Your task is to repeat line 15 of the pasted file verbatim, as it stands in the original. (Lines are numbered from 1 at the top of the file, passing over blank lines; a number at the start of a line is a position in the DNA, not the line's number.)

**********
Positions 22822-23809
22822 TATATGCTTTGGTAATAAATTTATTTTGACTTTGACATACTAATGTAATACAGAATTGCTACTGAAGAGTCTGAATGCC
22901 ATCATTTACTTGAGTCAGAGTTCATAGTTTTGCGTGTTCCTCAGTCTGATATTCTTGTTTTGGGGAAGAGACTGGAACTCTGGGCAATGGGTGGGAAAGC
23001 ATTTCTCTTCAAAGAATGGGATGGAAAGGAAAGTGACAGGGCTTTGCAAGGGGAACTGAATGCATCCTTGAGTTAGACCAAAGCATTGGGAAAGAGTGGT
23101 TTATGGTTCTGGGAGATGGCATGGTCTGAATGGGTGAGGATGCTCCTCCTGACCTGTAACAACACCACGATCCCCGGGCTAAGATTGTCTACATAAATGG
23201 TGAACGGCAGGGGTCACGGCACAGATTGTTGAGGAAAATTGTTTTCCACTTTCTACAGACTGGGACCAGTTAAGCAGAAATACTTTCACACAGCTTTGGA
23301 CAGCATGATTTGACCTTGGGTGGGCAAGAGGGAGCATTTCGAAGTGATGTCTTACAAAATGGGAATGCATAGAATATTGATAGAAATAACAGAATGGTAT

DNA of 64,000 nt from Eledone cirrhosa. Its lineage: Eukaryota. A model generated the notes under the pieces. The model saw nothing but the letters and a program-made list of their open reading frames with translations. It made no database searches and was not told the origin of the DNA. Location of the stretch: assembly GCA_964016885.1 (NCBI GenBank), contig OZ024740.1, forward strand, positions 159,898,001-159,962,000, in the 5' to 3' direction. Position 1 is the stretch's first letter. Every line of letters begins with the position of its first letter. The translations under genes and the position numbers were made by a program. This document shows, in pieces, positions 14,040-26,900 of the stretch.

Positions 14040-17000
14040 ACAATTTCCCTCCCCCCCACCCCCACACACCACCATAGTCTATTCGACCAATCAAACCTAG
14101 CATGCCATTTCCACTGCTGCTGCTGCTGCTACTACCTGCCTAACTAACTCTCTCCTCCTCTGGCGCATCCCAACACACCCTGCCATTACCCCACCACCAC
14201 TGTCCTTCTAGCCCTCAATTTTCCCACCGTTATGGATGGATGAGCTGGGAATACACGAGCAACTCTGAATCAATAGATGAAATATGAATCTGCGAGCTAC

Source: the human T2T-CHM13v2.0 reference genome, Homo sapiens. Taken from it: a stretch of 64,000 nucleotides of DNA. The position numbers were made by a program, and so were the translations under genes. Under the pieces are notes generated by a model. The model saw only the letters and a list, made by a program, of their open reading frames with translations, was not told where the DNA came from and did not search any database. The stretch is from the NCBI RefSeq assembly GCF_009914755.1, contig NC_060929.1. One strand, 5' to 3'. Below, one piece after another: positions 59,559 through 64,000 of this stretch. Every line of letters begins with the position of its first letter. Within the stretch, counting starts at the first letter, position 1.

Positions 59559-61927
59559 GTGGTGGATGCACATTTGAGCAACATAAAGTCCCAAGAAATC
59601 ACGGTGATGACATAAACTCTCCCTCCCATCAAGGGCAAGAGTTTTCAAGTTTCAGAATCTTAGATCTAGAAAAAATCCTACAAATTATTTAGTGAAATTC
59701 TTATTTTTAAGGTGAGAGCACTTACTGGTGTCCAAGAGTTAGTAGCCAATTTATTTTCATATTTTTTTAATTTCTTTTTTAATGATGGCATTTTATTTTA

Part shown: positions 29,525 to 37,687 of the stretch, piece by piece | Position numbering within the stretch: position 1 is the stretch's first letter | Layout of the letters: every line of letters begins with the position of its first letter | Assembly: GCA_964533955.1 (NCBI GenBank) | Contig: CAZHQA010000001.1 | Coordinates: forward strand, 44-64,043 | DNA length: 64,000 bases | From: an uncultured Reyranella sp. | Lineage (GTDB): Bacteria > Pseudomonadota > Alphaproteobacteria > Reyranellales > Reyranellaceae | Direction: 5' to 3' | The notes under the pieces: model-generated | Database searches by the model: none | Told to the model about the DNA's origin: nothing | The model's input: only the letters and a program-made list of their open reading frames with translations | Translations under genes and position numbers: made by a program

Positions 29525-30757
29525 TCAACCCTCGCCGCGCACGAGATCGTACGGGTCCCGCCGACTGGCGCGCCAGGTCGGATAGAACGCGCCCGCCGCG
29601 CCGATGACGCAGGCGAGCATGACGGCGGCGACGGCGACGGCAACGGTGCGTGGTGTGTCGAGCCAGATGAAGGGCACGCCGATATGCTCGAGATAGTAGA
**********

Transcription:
59559 GTGGTGGATGCACATTTGAGCAACATAAAGTCCCAAGAAATC